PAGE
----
Published November 16, 2020 | Version v1
Project deliverable Open

Optimization of the Greenland‐Scotland Ridge inflow arrays (D2.8)

  • 1. Havstovan
  • 2. Hafrannsoknastofnun
  • 3. Marine Scotland Science
  • 4. Scottish Association for Marine Science
  • 5. Norwegian Research Center


Ocean warm and saline Atlantic water (AW) flows northward towards the Arctic. This water crosses the
Greenland‐Scotland Ridge in three inflow branches:

  •  the Iceland branch,
  •  the Faroe branch and
  •  the Shetland branch.

The first monitoring of these branches was obtained along standard hydrographic sections and in the 1990s these observations were complemented by – at that time the state‐of‐the‐art technology – Acoustic Doppler Current Profilers (ADCPs) that could measure ocean currents directly. For many years the ADCPs were the backbone in transport estimates of the inflowing AW, but in order to get reliable estimates, a high number of moorings were necessary which was costly both in consumables and man‐power. Alternative methods were therefore needed. The process to optimise the inflow arrays began several years ago by the integration of Satellite Altimetry data . Over the years, more data have been obtained at the inflow arrays, including new data types, and within Blue‐Action analyses have been performed utilizing the available data in order to optimise the monitoring of the inflow arrays both with respect to cost and in order to produce more accurate estimates of AW volume, heat and salt transports. Resulting from the work undertaken in Blue‐Action, the recommendations for future monitoring the three inflow branches are as follows:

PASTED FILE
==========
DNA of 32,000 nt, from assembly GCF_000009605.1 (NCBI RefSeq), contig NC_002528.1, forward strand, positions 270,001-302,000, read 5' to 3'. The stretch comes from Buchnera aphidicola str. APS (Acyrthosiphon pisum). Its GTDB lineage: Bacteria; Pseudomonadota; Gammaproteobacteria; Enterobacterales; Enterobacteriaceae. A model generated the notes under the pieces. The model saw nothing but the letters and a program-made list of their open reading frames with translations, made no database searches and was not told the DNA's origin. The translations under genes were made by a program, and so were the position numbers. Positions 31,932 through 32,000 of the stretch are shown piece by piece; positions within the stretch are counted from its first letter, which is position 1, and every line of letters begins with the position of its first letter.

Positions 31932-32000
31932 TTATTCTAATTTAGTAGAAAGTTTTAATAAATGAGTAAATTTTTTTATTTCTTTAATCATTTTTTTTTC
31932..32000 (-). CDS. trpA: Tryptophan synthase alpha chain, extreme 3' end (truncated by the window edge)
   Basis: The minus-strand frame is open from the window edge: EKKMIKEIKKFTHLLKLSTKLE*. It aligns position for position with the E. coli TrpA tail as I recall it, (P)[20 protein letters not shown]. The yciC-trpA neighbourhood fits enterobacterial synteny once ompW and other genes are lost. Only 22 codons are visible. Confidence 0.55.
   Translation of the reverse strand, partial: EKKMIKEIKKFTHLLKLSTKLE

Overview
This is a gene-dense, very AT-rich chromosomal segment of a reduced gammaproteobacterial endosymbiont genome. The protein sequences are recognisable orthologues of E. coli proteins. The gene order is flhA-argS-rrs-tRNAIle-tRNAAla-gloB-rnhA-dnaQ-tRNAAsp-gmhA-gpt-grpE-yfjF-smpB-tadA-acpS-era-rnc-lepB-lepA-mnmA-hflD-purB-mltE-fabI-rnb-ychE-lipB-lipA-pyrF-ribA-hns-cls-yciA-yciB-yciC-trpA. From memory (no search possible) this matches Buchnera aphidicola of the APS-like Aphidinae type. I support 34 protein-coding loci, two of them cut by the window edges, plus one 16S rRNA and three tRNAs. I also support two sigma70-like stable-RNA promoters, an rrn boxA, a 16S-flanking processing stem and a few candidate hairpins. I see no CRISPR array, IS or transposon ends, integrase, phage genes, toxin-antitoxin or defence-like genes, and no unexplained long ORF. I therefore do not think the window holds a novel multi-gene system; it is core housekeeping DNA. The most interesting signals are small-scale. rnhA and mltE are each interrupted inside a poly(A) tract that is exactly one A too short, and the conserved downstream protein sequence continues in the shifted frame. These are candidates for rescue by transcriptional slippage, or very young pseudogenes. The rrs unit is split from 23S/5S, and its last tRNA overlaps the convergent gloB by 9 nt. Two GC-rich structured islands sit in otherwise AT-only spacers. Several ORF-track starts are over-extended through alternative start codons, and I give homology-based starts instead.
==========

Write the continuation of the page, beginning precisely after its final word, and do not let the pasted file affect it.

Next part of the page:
• Iceland branch: Combined observations from one or two ADCP moorings (including hydrographicobservations at intermediate depth) and four annual hydrographic surveys.
  • Faroe branch: Combined observations from satellite altimetry, one ADCP mooring, three PIES (Pressure Inverted Echo Sounders), one bottom temperature logger and at least three annual hydrographic surveys.
  •  Shetland branch: A combination of gridded geostrophic surface velocities from satellite altimetry, at least three annual hydrographic cruises along the section and continued ADCP deployments at key sites (such as in the Shetland slope current).


The Blue-Action project has received funding from the European Union's Horizon 2020 research and innovation programme under grant agreement No 727852



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Blue-Action – Arctic Impact on Weather and Climate 727852
European Commission